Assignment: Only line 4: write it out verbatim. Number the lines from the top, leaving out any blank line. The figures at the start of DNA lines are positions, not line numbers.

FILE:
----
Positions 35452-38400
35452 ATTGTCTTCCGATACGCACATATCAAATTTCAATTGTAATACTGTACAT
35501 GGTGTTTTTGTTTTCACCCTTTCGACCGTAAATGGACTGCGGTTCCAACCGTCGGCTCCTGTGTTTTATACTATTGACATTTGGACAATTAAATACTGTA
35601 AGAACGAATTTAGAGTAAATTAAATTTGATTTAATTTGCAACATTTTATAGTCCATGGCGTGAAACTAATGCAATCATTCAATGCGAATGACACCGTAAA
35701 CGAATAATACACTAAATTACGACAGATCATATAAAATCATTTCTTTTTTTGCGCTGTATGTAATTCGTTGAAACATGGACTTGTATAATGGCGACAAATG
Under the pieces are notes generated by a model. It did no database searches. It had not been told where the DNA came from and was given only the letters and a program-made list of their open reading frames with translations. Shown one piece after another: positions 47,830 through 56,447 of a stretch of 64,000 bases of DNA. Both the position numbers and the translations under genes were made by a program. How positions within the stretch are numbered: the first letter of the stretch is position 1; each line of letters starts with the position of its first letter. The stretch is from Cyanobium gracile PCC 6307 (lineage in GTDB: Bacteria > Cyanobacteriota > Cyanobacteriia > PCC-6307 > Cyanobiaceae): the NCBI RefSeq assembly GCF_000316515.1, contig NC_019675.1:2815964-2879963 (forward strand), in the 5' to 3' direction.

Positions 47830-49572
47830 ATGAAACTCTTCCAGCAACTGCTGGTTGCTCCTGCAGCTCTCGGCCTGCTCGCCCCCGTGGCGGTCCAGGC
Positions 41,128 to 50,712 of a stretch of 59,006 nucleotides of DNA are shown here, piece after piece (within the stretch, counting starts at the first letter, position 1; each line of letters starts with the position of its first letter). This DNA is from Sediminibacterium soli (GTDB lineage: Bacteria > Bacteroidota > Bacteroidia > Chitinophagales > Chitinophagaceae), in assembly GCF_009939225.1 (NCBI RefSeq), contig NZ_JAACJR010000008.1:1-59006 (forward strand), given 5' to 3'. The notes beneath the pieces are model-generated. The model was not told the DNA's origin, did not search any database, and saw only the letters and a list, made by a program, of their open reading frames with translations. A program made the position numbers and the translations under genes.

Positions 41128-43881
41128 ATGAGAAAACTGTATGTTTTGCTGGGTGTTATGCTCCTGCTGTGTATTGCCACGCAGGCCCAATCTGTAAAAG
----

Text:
35601 AGAACGAATTTAGAGTAAATTAAATTTGATTTAATTTGCAACATTTTATAGTCCATGGCGTGAAACTAATGCAATCATTCAATGCGAATGACACCGTAAA